Monday, June 29, 2009

Buddhism and the permanence of matter

The Dalai Lama (the spiritual leader of Tibetan Buddhism and one of the world’s most prominent Buddhists) has indicated that he believes that Buddhism is ready for scientific analysis in the age of reason. I agree with this assessment – indeed I believe all the world’s religions need to be ready for scrutiny and analysis in the age of reason. To this end the Dalai Lama has indicated that Buddhist scriptures disproved by modern science should be abandoned.

I was thinking about how some ideas from science may conflict with the idea of impermanence which plays a moderately prominent role in some Buddhist texts.

One example may be whether matter as we know it is permanent or impermanent.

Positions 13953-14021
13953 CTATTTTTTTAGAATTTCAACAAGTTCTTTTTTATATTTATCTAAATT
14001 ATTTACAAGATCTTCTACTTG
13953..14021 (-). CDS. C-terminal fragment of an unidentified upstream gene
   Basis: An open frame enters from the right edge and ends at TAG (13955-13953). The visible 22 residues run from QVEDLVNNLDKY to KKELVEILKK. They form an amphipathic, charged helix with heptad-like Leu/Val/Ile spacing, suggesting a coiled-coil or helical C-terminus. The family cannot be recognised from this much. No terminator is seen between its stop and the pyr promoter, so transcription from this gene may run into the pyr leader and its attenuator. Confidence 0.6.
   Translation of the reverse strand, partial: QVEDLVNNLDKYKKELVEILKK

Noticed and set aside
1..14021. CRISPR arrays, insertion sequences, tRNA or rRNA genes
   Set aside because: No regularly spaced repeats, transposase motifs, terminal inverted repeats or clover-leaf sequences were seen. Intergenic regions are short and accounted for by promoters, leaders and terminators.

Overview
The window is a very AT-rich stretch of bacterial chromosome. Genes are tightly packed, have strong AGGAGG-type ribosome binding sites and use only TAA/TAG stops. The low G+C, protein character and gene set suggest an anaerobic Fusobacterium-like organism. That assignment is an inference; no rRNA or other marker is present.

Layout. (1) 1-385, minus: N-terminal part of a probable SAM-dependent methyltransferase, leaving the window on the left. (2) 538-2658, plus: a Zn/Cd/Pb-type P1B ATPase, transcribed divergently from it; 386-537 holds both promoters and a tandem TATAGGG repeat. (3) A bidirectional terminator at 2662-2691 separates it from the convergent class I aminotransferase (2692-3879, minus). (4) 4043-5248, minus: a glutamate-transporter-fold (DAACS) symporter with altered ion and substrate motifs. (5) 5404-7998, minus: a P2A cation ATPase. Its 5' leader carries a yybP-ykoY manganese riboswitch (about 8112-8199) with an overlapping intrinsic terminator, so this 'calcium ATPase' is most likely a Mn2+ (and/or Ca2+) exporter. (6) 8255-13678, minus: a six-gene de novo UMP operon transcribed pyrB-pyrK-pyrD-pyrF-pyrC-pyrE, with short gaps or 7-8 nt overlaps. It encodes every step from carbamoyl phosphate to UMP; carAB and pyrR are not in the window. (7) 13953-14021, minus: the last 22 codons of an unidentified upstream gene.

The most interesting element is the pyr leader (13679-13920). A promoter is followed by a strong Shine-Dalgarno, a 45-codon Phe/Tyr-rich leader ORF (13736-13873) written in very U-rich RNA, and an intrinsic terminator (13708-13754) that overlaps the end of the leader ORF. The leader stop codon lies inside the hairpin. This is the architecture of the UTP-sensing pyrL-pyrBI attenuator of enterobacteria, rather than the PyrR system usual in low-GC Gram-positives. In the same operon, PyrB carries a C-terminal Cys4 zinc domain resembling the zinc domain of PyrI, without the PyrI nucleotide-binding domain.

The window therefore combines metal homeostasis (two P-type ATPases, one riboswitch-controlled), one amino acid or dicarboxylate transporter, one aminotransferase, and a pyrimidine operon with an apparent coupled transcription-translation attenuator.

At present science has never observed natural proton decay (a theoretical process whereby a proton (a basic particle of matter) will decay thus no longer being a proton). At present, science has not found any evidence that protons do indeed decay. If this is true then protons are permanent and their existence may conflict with some Buddhist interpretations of impermanence. In fact, a physics project in Canada (the Sudbury Neutrino Observatory) indicates that the half-life of a proton is AT LEAST (2.1×10^29 years or 200 octillion years or 200,000 trillion trillion years – note that the accepted age of the universe is only about 14 billion years – a teeny tiny percentage by comparison). This sounds pretty ridiculously stable. Whether the proton will ultimately unravel in trillions of trillions of years or never may one day be demonstrated and would be very interesting in the context of Buddhist teachings.

The Buddhist idea of impermanence is often applied to the nature of a human's life. I have previously argued in favour of predestiny. If predestiny could be demonstrated to be true then the predestined nature of the universe would be fundamentally permanent.

Jacob Levman